Three Big Events

The last month has been a whirlwind.  I’ve moved, I’m leaving my job of nearly 4 years, and I’m making big changes to the flock.

Big Event #1: Health Crisis

Back in late October, I went to the ER with sudden abdominal pain.  Making a long story short,  doctors found a 7mm kidney stone on my right side, lodged right near my bladder but unable to pass.   Three weeks, lots of painkillers, and generous help from Jake and Priscilla, Christine, and many others later, I’ve passed the stone on my own and narrowly avoided surgery.   Phew!   This medical misadventure set me back a great deal in my move and in my sheep plans, and I’m disappointed that I wasn’t able to have the animals going to slaughter shorn beforehand to make more yarn.

SPF Kidney Stone
Here’s my kidney stone, in situ.


Big Event #2:  Ram Swap

One of my big struggles this year has been finding an acceptable ram for my ewe lambs sired by Earl.  I thought that Merle, Martha’s son by a different ram, would be a good candidate but he never grew adequately.  With no good options and not wanting to house Earl with his own daughters, I decided to exchange him with another shepherd for a ram of comparable quality.  On Monday, I drove through the snow and ice up to Montgomery Center, VT with Earl in the back of my truck.

New  Cormo Ram at Sheep and Pickle Farm
Cinder, with Bobolink and Meadowlark


At the new farm, I released Earl into a pen where he immediately began to baa at nearby ewes.   My introduction to my new ram, Cinder, consisted of seeing his huge head rise above the high horse stall wall.  Wow.  I stepped into his stall, and he approached me gently and allowed me to pet him beneath the chin.  Though he is nearly in full fleece, he clearly has spots of white in his steely gray fleece.  His wool is very fine, as he is 3/4 Cormo.    Thought loading an unwilling 300 lb ram into a truck was challenging, it was fortunately far easier to unload the same – a shake of the grain bucket and the baaing of some new ewes brought him right out of the truck and straight into his pen with little effort!  He’s friendly and easy to handle; a pleasant break from Earl, who was becoming more aggressive with age and size.  I can’t wait to see some lambs by this handsome fellow!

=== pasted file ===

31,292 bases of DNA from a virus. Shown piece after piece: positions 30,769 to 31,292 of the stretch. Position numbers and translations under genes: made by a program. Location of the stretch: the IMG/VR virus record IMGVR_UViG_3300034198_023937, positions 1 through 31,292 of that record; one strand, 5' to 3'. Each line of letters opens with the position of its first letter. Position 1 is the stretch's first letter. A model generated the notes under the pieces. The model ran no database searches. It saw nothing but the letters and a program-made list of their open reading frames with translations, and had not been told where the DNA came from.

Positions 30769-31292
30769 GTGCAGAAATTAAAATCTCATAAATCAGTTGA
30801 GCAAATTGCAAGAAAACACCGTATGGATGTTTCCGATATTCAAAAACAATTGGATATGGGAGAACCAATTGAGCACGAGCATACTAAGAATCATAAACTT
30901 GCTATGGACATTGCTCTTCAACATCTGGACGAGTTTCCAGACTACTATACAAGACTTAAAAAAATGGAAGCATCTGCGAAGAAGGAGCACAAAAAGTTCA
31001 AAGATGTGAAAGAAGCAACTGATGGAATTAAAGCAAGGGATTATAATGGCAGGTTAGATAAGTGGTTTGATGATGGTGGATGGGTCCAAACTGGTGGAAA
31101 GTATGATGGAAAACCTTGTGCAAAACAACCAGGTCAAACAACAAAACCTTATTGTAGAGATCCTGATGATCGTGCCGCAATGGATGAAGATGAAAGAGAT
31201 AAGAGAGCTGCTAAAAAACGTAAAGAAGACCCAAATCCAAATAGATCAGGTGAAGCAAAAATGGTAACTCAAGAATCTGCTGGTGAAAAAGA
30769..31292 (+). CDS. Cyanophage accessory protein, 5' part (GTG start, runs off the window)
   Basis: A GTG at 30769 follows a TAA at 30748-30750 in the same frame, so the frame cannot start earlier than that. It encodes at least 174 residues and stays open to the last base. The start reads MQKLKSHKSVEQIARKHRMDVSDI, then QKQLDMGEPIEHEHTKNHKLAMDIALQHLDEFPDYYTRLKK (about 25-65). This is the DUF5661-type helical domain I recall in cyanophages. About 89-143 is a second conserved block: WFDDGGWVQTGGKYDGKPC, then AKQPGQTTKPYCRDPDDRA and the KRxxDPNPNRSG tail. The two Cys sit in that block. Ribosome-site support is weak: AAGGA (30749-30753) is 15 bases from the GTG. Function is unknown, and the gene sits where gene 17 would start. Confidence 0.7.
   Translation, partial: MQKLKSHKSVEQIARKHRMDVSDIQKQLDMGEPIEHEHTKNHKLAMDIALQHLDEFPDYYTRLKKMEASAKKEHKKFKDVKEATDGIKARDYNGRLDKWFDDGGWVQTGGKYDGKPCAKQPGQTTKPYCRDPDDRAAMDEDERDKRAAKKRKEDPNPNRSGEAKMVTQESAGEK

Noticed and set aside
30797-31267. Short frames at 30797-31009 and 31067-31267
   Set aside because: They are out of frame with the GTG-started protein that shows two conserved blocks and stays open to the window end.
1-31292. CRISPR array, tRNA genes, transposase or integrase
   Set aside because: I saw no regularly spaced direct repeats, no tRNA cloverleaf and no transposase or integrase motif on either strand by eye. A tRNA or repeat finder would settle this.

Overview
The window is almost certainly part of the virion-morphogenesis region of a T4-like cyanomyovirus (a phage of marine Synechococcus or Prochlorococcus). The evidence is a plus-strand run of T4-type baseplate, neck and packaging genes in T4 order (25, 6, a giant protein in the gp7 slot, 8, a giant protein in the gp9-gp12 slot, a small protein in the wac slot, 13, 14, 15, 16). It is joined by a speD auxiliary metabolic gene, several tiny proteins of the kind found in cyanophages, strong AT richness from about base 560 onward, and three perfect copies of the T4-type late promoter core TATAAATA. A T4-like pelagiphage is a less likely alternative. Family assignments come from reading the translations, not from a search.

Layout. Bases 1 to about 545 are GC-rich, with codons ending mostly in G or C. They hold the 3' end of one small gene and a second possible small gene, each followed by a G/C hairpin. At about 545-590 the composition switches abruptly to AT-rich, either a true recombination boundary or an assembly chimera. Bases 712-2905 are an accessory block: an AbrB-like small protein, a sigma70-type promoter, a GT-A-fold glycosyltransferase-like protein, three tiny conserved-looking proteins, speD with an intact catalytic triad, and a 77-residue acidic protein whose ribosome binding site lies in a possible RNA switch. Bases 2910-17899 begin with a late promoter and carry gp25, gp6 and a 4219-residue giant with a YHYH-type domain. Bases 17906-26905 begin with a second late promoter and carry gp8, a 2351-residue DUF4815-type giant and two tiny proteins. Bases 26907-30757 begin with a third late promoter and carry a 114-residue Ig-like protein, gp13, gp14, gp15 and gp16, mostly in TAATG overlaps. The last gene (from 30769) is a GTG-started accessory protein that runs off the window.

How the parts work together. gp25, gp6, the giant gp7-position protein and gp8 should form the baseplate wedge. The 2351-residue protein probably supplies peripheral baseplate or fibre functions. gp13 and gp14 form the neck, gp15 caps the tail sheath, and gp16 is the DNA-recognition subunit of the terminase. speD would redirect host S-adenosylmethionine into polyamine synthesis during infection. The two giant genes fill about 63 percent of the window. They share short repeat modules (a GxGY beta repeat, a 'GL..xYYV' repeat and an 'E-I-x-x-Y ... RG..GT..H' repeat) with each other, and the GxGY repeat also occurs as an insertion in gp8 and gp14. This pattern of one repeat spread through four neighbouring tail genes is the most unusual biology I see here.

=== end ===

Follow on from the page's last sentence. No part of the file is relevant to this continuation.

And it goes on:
Big Event #3: Heartbreaking Culling

Because of the divorce and some other factors, I’m keeping fewer ewes this year than last.  As I described in an earlier post, some of my original ewes were on the old side to start, and now their age is a real impediment.   I chose to let go of Shirley and Dot, as Shirley never regained adequate weight and Dot’s teeth wouldn’t hold out another year, not to mention her poor parenting.  I also shipped Ida due to low wool quality.

I was determined to keep Peggy, Agnes and Valentine, and had already committed to both Bobolink and Timberdoodle to ensure that I have plenty of brown wool.  I had room for one more adult and possibly one more lamb.  I would have liked to keep Esther, my little brown sheep and ship Martha, as I’m struggling to keep Martha’s wool clean enough, but due to an injury Martha was disqualified from slaughter (sick and injured animals are not allowed in the food supply).  So much to my dismay, I had no choice but to ship Esther.  I think it will work out, as Esther is very small and might not handle twinning in later years.

Sheep and Pickle Farm Vermont Fine Wool Sheep Yarn Fiber
Peggy gets to stay.


In any case, I cried all the way up Kibbee Road and much of the way to the butcher shop.  As hard as I try to see the sheep as primarily economic and secondarily “friends”, letting good sheep go still made me cry.

When I got back to the barn later than evening and looked at the beautiful sheep who remained, now calmer because the crowded barn had a little more space, I felt that I had done the right thing despite the pain.

Sheep and Pickle Farm Fine Wool Ewes
Agnes, Meadowlark, Valentine and Martha are feeling fortunate!



Saanen Dairy Goat
I’ll be saying goodbye to my goat-y friends soon.


2 thoughts on “Three Big Events

  1. Tell me what’s going to happen to the goat-y friends. Also, wow, you sure had a heck of a last couple of months. So glad your health is better! And I’m sorry for the culling time, I know that sadness.

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